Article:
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Michigan C-T-L Logger Relies on Valmet

MVA Enterprises leans heavily on Valmet machines, harvesting-processing heads

By Alan Froome
Date Posted: 9/1/2003


FELCH, Michigan — Modern logging companies often are highly mechanized. There still is a place for hand-felling logging operations with chain saws. However, productivity and working condition issues in vast forests — especially in winter — led to the development of mechanized logging machines.

The early designs have evolved and been refined. With today’s sophisticated, high-tech machines, operators work in comfortable, climate-controlled cabs. Loggers have been willing to accept new ideas in equipment in their continual search to improve efficiency, and they changed their operations to use the new machines. MVA Enterprises readily adopted new cut-to-length logging equipment technology and today successfully operates two Valmet cut-to-length machines and a Timbco track machine equipped with a Valmet harvesting-processing head. All the equipment is supplied by Partek Forest.

MVA Enterprises, which operates on Michigan’s Upper Peninsula, is owned by Mark Anderson. After two years of college, Mark began working for a mining company but moved into logging when the local mine closed. "I started logging in a small way in 1981 with a John Deere 1010 fitted with a Gafner 30 loader," Mark recalled. "I was the only employee."

Today his company harvests a mix of hardwoods and softwoods — about 60% softwood and 40% hardwood — on the southern end of the peninsula, including aspen, pine, spruce, cedar, balsam, sugar and soft maple, plus some oak. Tree sizes range from 6 to 30 inches in diameter. Most mills want logs in lengths from 8 to 16 feet. Since most of the harvest is pulpwood, logs usually are bucked to 8 feet.

MVA Enterprises works on jobs up to 75 miles away, supplying logs to several steady customers. "There are four paper mills within 50 miles of us," said Mark, "so we cut as much as 85 percent pulpwood." In addition, MVA Enterprises supplies aspen pulp to a Louisiana-Pacific oriented strand board mill and aspen logs to Aspen Lumber Company, which makes furniture. Most of the company’s maple pulp goes to International Paper Company, and the bulk of its saw and veneer logs go to Kretz Lumber Company.

MVA Enterprises has six employees, including Mark. Two of his three sons work in the business. David Anderson is one of the company’s two cutters; working with chain saws, they follow the harvesters to perform clean-up cutting, and they also hand-fell trees that will produce high quality veneer logs. Steve Anderson runs the company’s Valmet 646 forwarder.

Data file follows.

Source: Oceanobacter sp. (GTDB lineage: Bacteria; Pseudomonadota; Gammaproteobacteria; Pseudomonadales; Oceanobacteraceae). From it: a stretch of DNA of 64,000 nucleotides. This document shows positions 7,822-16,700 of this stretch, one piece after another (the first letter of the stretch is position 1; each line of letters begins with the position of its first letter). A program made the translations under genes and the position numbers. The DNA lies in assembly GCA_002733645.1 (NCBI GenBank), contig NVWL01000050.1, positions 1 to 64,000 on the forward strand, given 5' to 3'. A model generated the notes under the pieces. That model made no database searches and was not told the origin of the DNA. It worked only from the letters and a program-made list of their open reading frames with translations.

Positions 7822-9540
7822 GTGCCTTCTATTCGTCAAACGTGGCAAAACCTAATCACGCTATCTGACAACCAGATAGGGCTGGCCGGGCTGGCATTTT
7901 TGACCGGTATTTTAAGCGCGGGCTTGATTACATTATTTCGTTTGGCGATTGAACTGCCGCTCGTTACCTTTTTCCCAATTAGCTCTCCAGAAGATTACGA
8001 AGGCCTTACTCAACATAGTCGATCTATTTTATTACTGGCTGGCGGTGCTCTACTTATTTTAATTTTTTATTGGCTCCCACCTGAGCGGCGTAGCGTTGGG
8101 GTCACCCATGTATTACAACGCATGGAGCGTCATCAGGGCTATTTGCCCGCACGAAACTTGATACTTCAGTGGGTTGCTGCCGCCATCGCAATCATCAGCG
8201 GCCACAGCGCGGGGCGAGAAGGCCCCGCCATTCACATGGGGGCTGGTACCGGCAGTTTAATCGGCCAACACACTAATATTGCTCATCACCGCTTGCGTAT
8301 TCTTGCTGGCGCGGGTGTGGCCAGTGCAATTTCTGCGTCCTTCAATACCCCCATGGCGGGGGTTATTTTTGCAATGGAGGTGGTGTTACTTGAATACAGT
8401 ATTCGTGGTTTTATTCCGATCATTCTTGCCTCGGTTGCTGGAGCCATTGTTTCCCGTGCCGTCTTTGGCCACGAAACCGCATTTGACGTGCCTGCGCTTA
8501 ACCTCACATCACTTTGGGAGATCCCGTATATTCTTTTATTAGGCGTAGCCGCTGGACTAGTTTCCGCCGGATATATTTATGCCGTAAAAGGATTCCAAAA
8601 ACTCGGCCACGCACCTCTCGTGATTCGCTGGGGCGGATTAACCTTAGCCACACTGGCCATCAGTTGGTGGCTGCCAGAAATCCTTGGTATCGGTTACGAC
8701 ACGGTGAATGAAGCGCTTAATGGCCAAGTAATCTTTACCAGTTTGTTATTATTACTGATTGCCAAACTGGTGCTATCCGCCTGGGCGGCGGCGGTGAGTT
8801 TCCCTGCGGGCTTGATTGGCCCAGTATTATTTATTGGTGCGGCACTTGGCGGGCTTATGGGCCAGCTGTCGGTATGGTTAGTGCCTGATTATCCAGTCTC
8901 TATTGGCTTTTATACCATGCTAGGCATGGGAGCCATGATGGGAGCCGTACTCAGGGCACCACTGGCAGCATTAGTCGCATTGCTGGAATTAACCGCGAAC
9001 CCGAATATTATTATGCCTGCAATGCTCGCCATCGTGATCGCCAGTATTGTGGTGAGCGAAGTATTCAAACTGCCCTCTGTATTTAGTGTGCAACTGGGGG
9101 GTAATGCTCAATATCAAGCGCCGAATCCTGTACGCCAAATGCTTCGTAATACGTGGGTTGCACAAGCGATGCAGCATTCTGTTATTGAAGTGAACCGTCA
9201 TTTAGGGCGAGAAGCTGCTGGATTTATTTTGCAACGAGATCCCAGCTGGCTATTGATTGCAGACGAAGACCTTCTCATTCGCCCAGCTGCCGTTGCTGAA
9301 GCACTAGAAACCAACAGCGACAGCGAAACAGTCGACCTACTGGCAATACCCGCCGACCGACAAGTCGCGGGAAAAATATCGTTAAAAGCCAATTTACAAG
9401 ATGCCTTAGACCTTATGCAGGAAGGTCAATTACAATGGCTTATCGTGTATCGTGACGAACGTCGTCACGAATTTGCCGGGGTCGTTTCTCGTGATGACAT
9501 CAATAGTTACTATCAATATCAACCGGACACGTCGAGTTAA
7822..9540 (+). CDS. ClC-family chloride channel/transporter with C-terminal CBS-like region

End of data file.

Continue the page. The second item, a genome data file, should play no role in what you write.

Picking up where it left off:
Thanks to the mechanized logging equipment, the relatively small number of employees produces between 600 and 700 cords of wood in a typical week. The men work year-round in heat and snow. "Temperatures around here can range from
30 degrees below freezing to more than 95 degrees," said Mark. "We only shut
down in April, when the ice thaws and it gets too muddy."

MVA Enterprises contracts with other loggers to augment its operations for
extra skidding. The company also contracts for trucking.

Partek Forest "has been good to deal with," said Mark. "Their local service is second to none, and they can always help with a visit or a phone call if we get stuck."

Making a transition to cut-to-length logging requires a considerable commitment, noted Mark. "It takes a while to learn the computer, maybe a year — learning how to get the best out of the system."

Mark was keen to mention the help he has received from the Michigan Association of Timbermen, which offers loggers a good workers’ compensation insurance program and other benefits. "They helped me get where I am today, and they promote professionalism and good safety practices in the industry," he said. At one time Mark served on the association’s board of
directors; he now serves in a similar capacity for the Michigan Professional Loggers Council.

MVA Enterprises Equipment

MVA Enterprises is equipped with three cut-to-length harvesters and a forwarder. The company’s machines include:

• A Valmet 901C rubber tired four-wheel harvester, purchased in 1999 and equipped with a Valmet 960 single-grip head, which has five delimbing knives.

• A Timbco 415D Hydro-Buncher track machine, purchased in 2002 and paired with a Valmet 380 single-grip head for logging what Mark called "rougher trees."

• A Valmet 911C rubber tired six-wheel harvester, purchased in 2003 and matched with a Valmet 965 single-grip head for felling and delimbing larger trees.

• A Valmet 646 six-wheel forwarder, capable of carrying 12 tons of logs and equipped with a Cranab 650 grapple for loading and unloading.

Since logs generally are bucked to 8 or 10 feet, they are loaded cross-way on the forwarder and similarly on the truck bed for delivery to mill customers.

Leif Magnusson, president of Partek Forest North America, said the biggest challenge of running a cut-to-length harvester is training the operator. He compared the operator’s role to "running a factory, especially when the cut-to-length system is set up to run in ‘value’ mode. (The computerized control system can be set to run in either ‘value’ or ‘recovery’ mode.) The operator can have a huge influence on the company’s bottom line."

Partek has training simulators available at several locations to teach loggers how to run the machine and the computerized control system. The simulators are similar to those used to train pilots. The trainee sits at a control console that mirrors the actual cab of the harvester. He sees simulated forests on a large projection screen and practices maneuvering the machine and felling and processing trees.

"Some our machinery dealers now have their own simulators," said Leif.
Simulators also are being used in training programs at some community or technical colleges.

Valmet Harvesters